The more specific you can be about your target audience, the easier it will be to write sales copy that resonates with them.

2. Develop a strong headline

Your headline is the first thing people will see, so it needs to be strong and attention-grabbing. Think of it as your hook. It should also be relevant to the rest of your content and accurately reflect what’s on offer.

A great headline will make people want to read to the end, while a weak or misleading one will send them clicking away in an instant.

Read More: What is a hook in writing? How to grab your audience from the get-go

3. Keep it snappy

First and foremost, your sales copy needs to get straight to the point without beating around the bush. Customers don’t have time to wade through lengthy paragraphs of text – they want to know what you’re offering and how it can benefit them, quickly.

Work within the confines of space you have. If your sales copy is for a banner ad on a website, it needs to hook your reader in a few words and use excellent branding to draw the reader in.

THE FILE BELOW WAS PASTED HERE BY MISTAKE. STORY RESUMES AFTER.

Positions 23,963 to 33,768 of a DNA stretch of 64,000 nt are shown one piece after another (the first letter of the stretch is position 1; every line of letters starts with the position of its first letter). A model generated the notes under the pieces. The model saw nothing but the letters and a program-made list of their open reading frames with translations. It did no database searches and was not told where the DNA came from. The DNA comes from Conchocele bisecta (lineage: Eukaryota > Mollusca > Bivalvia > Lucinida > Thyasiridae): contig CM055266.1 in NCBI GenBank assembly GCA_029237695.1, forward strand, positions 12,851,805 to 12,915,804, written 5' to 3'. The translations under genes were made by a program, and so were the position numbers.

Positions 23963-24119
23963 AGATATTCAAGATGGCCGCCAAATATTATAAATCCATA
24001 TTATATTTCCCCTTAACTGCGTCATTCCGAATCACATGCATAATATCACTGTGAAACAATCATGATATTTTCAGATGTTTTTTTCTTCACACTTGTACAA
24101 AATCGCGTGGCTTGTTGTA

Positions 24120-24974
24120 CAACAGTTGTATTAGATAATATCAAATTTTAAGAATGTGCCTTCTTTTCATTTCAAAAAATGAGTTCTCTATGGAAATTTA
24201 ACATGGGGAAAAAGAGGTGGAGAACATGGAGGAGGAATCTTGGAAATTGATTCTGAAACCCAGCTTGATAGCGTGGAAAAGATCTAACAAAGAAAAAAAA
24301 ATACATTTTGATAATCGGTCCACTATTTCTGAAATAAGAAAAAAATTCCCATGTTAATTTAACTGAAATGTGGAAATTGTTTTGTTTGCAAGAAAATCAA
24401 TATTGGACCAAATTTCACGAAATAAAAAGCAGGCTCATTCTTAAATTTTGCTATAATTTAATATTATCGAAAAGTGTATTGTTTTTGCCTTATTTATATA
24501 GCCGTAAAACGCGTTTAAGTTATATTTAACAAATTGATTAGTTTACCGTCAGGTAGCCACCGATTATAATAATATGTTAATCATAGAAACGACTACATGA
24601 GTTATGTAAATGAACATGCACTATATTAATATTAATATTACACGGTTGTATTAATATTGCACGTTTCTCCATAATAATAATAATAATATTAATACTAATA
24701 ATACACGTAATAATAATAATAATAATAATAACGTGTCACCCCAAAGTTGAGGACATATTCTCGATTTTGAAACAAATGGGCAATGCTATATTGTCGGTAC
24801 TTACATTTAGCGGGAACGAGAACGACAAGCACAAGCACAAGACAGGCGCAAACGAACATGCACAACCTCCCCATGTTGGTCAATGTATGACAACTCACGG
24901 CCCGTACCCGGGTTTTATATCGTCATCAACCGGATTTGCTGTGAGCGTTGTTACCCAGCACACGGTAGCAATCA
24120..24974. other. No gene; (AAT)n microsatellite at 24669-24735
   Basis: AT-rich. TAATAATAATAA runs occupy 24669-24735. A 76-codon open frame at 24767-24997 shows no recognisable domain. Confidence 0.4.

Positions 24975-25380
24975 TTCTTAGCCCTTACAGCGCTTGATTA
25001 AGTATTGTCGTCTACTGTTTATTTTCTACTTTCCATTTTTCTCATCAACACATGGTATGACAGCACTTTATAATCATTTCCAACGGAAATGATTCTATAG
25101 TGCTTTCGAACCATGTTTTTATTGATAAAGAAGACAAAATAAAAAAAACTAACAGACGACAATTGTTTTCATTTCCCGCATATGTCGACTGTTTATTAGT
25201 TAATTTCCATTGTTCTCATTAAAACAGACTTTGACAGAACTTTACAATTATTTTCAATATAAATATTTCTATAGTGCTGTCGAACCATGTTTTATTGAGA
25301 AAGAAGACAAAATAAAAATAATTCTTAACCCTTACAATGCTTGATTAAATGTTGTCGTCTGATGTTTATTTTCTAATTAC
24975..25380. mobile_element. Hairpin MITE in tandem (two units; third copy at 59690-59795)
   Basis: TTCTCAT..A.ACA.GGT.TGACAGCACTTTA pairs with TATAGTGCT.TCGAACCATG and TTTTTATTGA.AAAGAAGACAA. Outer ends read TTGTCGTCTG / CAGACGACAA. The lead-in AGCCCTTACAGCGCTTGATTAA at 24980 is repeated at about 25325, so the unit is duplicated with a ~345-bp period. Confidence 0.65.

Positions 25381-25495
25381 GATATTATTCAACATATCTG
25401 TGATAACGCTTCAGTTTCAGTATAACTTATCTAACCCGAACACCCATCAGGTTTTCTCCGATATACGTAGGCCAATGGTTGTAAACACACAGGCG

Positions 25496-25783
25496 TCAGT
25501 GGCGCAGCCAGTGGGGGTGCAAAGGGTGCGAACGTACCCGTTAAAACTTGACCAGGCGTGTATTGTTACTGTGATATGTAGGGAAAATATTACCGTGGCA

If you’re writing a landing page, email or brochure, you have more words to play with. But you still don’t want to overwhelm the reader with content for content’s sake. Only use the number of words you need to. You can use images to fill out space, and sometimes this can be just as effective.

4. Consider your design

Beyond smaller paragraphs and lots of white space, the other design elements of your sales copy are just as important, such as:

  • Headings
  • Tagline
  • Lists
  • Block quotes
  • Button text

These important features break up copy and signpost readers to the most important elements of your content.

For instance, you can use text blocks to point out the most important features of a service or product, quotes to highlight glowing customer reviews and button text to prompt readers to convert. If your landing page is longer, you could even include several buttons to capture readers who may be scrolling to different sections.

5. Employ your best writing skills

As with any content, your sales copy should be well-written and free from any grammar or spelling mistakes. It should also be easy to read, using short sentences and simple language.